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Memory and Identity in Fiction

Sounds like a boring thesis topic, but fictional explorations into memory and identity are so much richer than those papers you wrote in English class.
Still Alice
(Pocket, 2009), a recent first novel by neuroscientist Lisa Genova, is a moving portrait of a Harvard cognitive psychology professor’s tragically fast descent into early-onset Alzheimer’s disease.
Flowers for Algernon by Daniel Keyes was also a university professor’s first novel, but was published back in 1966. The diary of Charlie Gordon, a mentally handicapped young man who participates in a science experiment that rockets him to the other end of the intelligence spectrum, but only temporarily, is another moving investigation into the brain and self.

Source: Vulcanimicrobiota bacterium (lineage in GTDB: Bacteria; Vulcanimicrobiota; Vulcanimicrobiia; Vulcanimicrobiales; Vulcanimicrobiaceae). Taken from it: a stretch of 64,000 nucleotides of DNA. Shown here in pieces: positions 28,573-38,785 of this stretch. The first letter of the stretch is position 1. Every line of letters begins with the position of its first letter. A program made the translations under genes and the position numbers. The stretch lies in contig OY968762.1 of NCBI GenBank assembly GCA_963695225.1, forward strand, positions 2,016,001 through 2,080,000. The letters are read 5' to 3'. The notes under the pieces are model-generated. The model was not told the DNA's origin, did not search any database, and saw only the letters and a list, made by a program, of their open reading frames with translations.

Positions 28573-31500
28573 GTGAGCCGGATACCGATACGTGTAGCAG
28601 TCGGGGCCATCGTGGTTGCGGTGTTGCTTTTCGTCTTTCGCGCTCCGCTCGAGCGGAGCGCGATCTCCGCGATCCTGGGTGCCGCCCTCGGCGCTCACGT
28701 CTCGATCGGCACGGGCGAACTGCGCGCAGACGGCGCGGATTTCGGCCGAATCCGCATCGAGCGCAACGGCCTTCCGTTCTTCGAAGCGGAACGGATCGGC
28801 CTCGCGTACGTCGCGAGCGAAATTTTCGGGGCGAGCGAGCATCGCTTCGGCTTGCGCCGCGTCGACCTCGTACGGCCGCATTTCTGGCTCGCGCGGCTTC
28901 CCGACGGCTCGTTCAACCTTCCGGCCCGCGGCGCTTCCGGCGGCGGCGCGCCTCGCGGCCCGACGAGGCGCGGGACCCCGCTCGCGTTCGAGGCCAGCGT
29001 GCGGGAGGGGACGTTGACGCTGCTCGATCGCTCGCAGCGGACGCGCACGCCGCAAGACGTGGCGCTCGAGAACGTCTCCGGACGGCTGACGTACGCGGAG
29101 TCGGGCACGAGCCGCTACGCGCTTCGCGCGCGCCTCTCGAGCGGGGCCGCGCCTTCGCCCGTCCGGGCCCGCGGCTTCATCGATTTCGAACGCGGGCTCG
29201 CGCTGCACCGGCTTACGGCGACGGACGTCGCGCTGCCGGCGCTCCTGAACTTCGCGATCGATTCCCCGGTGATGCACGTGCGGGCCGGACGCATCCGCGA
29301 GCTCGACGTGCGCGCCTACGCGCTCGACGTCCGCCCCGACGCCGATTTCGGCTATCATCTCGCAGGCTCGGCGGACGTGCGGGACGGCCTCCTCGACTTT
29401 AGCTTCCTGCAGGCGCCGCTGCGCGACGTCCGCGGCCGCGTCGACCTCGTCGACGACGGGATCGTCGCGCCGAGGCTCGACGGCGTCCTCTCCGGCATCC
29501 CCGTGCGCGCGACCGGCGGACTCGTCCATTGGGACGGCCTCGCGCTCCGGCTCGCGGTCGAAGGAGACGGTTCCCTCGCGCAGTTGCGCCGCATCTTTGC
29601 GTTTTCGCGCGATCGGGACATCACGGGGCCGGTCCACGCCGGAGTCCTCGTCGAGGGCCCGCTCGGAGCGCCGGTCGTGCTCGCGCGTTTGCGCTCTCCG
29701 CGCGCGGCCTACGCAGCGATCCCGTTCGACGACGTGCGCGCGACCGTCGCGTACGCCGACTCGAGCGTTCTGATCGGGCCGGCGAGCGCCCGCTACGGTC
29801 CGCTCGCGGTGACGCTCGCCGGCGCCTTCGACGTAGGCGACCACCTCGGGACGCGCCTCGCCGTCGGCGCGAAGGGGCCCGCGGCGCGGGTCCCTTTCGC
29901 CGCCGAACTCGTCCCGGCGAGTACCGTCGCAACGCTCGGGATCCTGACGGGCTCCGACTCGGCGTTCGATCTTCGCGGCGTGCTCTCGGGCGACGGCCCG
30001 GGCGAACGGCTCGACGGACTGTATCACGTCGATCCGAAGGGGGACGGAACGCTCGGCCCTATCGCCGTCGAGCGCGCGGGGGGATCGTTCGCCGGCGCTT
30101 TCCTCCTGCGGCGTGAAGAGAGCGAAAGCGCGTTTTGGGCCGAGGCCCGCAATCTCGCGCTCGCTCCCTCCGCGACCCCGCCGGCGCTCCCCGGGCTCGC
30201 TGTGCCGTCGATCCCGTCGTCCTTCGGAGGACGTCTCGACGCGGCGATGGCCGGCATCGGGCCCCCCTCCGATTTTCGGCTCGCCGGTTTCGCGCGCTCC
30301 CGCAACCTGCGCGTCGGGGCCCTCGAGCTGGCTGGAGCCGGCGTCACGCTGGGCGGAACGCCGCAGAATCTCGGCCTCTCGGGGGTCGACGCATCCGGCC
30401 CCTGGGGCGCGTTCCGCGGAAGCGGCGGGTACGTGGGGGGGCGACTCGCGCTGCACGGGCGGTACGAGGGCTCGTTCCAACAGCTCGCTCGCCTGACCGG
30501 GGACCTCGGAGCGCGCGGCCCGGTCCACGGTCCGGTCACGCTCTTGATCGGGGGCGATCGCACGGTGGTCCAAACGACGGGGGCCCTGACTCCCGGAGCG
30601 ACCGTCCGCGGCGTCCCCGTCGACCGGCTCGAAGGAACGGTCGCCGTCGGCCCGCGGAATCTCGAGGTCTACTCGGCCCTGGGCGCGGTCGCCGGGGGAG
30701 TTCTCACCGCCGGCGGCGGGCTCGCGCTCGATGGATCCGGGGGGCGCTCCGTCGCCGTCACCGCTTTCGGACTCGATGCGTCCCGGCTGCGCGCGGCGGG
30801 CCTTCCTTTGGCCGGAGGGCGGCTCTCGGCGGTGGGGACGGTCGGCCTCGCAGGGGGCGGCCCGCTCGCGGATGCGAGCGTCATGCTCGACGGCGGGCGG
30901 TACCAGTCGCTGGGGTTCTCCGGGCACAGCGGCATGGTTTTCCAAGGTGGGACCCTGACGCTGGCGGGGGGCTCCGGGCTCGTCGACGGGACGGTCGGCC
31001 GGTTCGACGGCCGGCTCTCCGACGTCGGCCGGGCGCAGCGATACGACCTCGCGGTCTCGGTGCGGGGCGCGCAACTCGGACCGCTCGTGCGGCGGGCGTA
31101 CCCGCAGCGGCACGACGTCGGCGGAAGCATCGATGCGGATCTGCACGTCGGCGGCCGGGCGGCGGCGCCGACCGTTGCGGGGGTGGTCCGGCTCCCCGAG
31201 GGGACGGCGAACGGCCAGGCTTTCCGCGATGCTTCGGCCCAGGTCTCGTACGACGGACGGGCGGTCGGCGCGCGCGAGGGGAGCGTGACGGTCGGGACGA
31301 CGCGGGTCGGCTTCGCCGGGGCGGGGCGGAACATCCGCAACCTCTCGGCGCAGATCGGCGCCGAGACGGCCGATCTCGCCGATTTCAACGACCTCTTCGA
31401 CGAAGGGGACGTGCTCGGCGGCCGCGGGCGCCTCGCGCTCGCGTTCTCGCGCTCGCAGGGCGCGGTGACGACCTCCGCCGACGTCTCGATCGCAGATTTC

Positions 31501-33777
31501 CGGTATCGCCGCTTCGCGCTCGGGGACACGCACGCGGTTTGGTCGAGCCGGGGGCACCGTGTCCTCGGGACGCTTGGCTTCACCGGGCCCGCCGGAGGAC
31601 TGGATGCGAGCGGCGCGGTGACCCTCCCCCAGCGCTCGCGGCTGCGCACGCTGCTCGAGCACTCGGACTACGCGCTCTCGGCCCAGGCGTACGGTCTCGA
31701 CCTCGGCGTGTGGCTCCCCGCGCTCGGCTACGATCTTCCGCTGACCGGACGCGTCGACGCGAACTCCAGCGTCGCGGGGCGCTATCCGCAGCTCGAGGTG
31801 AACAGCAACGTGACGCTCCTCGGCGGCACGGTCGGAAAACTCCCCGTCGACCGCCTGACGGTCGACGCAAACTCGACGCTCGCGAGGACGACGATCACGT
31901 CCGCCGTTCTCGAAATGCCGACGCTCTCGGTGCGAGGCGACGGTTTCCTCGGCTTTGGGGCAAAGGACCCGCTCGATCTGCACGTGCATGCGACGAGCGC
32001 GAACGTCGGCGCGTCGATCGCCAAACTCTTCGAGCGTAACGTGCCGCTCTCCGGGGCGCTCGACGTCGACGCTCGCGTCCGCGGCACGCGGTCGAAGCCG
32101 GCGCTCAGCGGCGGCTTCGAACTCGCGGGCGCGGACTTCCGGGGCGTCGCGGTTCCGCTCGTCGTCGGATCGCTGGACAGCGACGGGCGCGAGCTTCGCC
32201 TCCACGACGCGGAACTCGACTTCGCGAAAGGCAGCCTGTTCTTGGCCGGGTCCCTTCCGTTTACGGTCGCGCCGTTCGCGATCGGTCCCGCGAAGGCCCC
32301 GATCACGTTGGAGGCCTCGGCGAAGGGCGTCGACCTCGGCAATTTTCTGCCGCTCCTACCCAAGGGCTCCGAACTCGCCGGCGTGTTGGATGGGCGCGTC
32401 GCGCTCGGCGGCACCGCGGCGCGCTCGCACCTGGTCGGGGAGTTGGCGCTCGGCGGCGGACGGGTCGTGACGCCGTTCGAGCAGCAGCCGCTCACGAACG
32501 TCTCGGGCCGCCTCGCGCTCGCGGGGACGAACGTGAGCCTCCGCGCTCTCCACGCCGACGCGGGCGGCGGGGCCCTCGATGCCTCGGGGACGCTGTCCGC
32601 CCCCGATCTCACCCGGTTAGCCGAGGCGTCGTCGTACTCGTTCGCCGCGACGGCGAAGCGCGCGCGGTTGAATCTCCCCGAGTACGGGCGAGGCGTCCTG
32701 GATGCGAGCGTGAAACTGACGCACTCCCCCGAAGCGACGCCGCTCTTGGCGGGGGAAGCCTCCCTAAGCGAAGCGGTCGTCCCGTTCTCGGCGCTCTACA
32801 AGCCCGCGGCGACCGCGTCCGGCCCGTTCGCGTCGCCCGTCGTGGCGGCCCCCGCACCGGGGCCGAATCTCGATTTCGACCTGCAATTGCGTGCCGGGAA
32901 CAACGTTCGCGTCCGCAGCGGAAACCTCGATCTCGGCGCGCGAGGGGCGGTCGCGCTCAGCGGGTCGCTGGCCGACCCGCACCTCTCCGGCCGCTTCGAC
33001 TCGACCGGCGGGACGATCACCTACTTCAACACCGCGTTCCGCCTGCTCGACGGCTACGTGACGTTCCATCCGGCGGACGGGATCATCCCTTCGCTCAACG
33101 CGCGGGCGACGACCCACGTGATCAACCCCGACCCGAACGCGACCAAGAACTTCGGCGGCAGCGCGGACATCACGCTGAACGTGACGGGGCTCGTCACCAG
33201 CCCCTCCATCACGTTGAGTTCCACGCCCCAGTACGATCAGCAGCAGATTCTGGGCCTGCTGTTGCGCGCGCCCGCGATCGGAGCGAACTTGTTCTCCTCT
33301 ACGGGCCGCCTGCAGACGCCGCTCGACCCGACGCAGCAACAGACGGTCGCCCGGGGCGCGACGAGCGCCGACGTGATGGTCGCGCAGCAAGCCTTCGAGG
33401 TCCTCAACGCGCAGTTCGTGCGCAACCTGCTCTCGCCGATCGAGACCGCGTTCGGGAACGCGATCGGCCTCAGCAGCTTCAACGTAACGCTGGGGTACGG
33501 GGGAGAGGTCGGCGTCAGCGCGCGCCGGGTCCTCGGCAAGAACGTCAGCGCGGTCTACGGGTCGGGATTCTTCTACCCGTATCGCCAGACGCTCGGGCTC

Then there’s The Mysterious Flame of Queen Loana by Umberto Eco about an older man who wakes up in a hospital with amnesia and can’t remember his childhood, his wife, his children, his grandchildren, but retains an encyclopedic knowledge of facts up to a certain year. A wonderful audiobook narrated by George Guidall.

How much of your memory can you lose before you are no longer yourself? How much of identity is related to intelligence? There are a lot of neuroscience books out there where you may find some answers, but novels like these will lead you to ponder the questions.

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